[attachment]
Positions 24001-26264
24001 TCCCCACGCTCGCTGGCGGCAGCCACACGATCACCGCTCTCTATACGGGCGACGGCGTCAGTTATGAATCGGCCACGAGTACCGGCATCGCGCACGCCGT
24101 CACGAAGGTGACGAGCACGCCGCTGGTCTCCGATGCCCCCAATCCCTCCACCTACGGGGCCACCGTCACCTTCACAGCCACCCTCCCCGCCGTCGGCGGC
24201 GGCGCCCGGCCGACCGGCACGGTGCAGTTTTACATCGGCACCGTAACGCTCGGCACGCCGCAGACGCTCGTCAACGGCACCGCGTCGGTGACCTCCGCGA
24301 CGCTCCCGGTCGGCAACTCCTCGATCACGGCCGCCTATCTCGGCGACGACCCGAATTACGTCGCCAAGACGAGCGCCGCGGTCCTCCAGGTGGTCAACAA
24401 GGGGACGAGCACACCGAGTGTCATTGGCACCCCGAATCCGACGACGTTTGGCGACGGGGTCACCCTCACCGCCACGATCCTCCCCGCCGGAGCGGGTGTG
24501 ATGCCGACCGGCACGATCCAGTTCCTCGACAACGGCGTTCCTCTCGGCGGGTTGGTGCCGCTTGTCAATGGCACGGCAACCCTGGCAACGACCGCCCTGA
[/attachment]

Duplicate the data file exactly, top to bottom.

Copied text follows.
Positions 24001-26264
24001 TCCCCACGCTCGCTGGCGGCAGCCACACGATCACCGCTCTCTATACGGGCGACGGCGTCAGTTATGAATCGGCCACGAGTACCGGCATCGCGCACGCCGT
24101 CACGAAGGTGACGAGCACGCCGCTGGTCTCCGATGCCCCCAATCCCTCCACCTACGGGGCCACCGTCACCTTCACAGCCACCCTCCCCGCCGTCGGCGGC
24201 GGCGCCCGGCCGACCGGCACGGTGCAGTTTTACATCGGCACCGTAACGCTCGGCACGCCGCAGACGCTCGTCAACGGCACCGCGTCGGTGACCTCCGCGA
24301 CGCTCCCGGTCGGCAACTCCTCGATCACGGCCGCCTATCTCGGCGACGACCCGAATTACGTCGCCAAGACGAGCGCCGCGGTCCTCCAGGTGGTCAACAA
24401 GGGGACGAGCACACCGAGTGTCATTGGCACCCCGAATCCGACGACGTTTGGCGACGGGGTCACCCTCACCGCCACGATCCTCCCCGCCGGAGCGGGTGTG
24501 ATGCCGACCGGCACGATCCAGTTCCTCGACAACGGCGTTCCTCTCGGCGGGTTGGTGCCGCTTGTCAATGGCACGGCAACCCTGGCAACGACCGCCCTGA